Black Market Cannabis to outsell Permitted Businesses

Max Rodriguez

Illegal cannabis grows continue to be a problem for state and local regulators, the black market is set to make almost $9 billion in sales compared to the $3 billion from permitted sellers in 2019.

Jocelyn Kane is the Vice President for the Coachella Valley Cannabis Alliance Network, she said part of the issue is the high tax connected to legal cannabis.

Kane said, “High taxation absolutely contributes to the growth of the illegal market, again the consumer costs are extremely high.”

The products at dispensaries are marked-up by 80% after taxes, and while cannabis cultivation was legalized in California in the 2016 election, individual counties and cities can outlaw its cultivation and sales.

Kane said, “Many, many have decided not to allow it, so we have a ban on cannabis activity in about 70 percent of California.”

But even in Palm Springs where cannabis businesses are welcomed, illegal grows are still a problem. This week the Palm Springs Police Department confiscated 340 plants from a home that was turned into an indoor grow.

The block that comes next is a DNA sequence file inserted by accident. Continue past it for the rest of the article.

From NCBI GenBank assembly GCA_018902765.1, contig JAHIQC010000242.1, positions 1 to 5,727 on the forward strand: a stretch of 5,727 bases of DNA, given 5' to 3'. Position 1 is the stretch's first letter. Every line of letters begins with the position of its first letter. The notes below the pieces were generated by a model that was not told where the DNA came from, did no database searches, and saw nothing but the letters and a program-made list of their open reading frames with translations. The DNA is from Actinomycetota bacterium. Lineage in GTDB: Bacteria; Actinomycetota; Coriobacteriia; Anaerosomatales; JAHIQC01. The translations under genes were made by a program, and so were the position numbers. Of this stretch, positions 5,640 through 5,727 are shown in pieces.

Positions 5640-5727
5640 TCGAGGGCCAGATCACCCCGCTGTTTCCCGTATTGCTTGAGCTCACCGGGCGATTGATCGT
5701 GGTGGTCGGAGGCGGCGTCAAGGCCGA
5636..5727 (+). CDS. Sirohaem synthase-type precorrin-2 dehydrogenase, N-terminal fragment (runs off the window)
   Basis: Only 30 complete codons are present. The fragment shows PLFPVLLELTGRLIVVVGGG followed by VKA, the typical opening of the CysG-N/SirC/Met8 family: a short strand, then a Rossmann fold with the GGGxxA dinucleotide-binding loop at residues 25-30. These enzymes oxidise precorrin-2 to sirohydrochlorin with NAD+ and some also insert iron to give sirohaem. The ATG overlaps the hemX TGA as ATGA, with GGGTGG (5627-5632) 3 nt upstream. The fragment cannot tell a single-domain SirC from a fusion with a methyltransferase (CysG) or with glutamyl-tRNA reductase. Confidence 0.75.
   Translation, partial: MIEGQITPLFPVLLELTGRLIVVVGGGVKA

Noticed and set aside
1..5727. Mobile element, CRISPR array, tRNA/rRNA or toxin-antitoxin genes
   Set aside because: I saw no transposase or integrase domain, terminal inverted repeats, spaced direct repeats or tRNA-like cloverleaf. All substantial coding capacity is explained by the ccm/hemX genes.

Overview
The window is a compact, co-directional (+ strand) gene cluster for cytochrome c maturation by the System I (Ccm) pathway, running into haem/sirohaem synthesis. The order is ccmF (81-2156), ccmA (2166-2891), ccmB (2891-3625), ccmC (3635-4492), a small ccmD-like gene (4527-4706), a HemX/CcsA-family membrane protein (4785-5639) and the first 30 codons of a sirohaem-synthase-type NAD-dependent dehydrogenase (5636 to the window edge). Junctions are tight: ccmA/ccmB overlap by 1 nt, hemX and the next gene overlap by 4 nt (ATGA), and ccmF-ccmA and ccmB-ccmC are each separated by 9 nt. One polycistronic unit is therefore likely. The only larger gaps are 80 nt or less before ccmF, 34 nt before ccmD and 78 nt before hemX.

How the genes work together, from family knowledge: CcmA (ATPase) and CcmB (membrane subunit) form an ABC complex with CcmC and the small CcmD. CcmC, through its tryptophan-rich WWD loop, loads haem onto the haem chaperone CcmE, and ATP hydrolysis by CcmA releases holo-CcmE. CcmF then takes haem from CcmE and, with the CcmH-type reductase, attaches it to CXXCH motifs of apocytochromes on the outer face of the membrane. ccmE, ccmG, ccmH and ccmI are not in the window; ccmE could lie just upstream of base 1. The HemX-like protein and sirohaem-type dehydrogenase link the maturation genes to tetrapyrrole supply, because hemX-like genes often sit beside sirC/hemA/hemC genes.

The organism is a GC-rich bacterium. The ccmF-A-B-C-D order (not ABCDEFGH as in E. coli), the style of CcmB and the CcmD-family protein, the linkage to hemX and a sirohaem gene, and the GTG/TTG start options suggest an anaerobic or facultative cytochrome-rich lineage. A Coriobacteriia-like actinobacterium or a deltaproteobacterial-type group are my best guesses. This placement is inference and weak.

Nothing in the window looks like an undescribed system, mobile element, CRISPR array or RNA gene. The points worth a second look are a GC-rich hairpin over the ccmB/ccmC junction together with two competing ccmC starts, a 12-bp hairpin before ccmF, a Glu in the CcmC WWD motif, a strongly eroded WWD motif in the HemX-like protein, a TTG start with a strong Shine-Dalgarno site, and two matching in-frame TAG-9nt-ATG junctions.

Sergeant Mike Casavan said the illegal activity was first reported when neighbors noticed water leaking from inside the house.

Casavan said, “This is in a residence it is not regulated what so ever and people are going in and they are renting homes creating these grow houses that completely destroy the houses.”

Since the beginning of the year, Riverside County’s Bureau of Investigation-led Cannabis Regulation Task Force seized more than 700 pounds of illegal pot, that was about 30,000 marijuana plants, three tons of edibles, and approximately 35 arrests.

While people who work in the cannabis industry call on regulators to facilitate the permitting process, the Riverside County Board of Supervisors took a different direction.

It dissolved its Commercial Cannabis Committee which monitored the issuing of marijuana licenses.

In the same meeting, almost two years after cannabis was legalized, the board of supervisors approved an ordinance to regulate cannabis businesses in unincorporated areas of Riverside County.


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